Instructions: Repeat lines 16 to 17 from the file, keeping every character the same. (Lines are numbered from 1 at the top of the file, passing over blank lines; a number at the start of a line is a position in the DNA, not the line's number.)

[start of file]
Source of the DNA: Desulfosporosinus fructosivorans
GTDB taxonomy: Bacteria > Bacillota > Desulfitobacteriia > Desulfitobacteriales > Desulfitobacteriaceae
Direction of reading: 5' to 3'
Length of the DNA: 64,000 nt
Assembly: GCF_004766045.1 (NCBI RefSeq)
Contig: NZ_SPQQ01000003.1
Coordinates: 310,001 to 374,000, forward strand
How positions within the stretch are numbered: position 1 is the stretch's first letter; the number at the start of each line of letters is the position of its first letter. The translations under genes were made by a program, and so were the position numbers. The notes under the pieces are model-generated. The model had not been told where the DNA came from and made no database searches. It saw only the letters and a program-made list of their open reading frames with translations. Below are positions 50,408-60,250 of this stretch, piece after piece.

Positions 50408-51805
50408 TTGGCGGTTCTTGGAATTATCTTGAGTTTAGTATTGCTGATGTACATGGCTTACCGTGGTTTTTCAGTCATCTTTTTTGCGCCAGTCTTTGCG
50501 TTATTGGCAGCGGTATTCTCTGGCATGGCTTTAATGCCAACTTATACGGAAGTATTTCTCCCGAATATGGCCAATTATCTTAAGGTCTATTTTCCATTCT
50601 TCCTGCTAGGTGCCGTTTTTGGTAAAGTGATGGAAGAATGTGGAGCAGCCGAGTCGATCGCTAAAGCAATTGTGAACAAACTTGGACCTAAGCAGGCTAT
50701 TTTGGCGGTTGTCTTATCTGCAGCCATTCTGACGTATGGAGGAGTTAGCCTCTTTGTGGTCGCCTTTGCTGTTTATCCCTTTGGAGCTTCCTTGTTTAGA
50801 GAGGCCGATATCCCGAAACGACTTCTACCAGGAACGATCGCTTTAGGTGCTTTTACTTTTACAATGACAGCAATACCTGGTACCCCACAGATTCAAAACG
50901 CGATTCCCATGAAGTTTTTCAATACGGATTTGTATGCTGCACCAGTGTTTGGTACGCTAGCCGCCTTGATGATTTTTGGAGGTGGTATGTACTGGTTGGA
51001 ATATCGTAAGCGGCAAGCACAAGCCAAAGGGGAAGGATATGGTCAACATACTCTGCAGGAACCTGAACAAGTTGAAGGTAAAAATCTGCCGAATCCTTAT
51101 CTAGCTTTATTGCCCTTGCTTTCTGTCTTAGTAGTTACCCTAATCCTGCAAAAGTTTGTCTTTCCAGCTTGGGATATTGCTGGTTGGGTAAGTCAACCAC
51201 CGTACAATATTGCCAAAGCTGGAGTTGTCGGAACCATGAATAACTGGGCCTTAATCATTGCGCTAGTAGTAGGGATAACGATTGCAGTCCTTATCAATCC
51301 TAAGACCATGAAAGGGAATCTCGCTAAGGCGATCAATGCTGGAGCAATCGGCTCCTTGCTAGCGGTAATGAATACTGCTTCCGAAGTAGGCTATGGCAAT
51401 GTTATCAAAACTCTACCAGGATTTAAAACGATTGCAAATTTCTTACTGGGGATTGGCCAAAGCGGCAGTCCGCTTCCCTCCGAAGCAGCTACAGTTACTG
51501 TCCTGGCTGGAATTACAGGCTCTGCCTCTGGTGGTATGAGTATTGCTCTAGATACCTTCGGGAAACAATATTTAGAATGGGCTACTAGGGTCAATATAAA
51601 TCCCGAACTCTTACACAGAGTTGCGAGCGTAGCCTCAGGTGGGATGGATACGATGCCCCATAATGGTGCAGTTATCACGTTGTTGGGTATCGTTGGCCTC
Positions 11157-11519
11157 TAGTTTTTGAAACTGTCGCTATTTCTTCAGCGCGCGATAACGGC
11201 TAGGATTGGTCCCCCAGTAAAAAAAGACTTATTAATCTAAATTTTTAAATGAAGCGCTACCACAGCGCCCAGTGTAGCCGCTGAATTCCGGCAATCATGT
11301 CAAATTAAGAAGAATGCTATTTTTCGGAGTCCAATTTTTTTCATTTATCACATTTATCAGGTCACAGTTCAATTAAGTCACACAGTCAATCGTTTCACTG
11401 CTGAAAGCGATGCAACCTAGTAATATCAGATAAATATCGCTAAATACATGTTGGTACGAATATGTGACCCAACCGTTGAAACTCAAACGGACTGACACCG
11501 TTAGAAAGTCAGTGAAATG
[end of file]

51001 ATATCGTAAGCGGCAAGCACAAGCCAAAGGGGAAGGATATGGTCAACATACTCTGCAGGAACCTGAACAAGTTGAAGGTAAAAATCTGCCGAATCCTTAT
51101 CTAGCTTTATTGCCCTTGCTTTCTGTCTTAGTAGTTACCCTAATCCTGCAAAAGTTTGTCTTTCCAGCTTGGGATATTGCTGGTTGGGTAAGTCAACCAC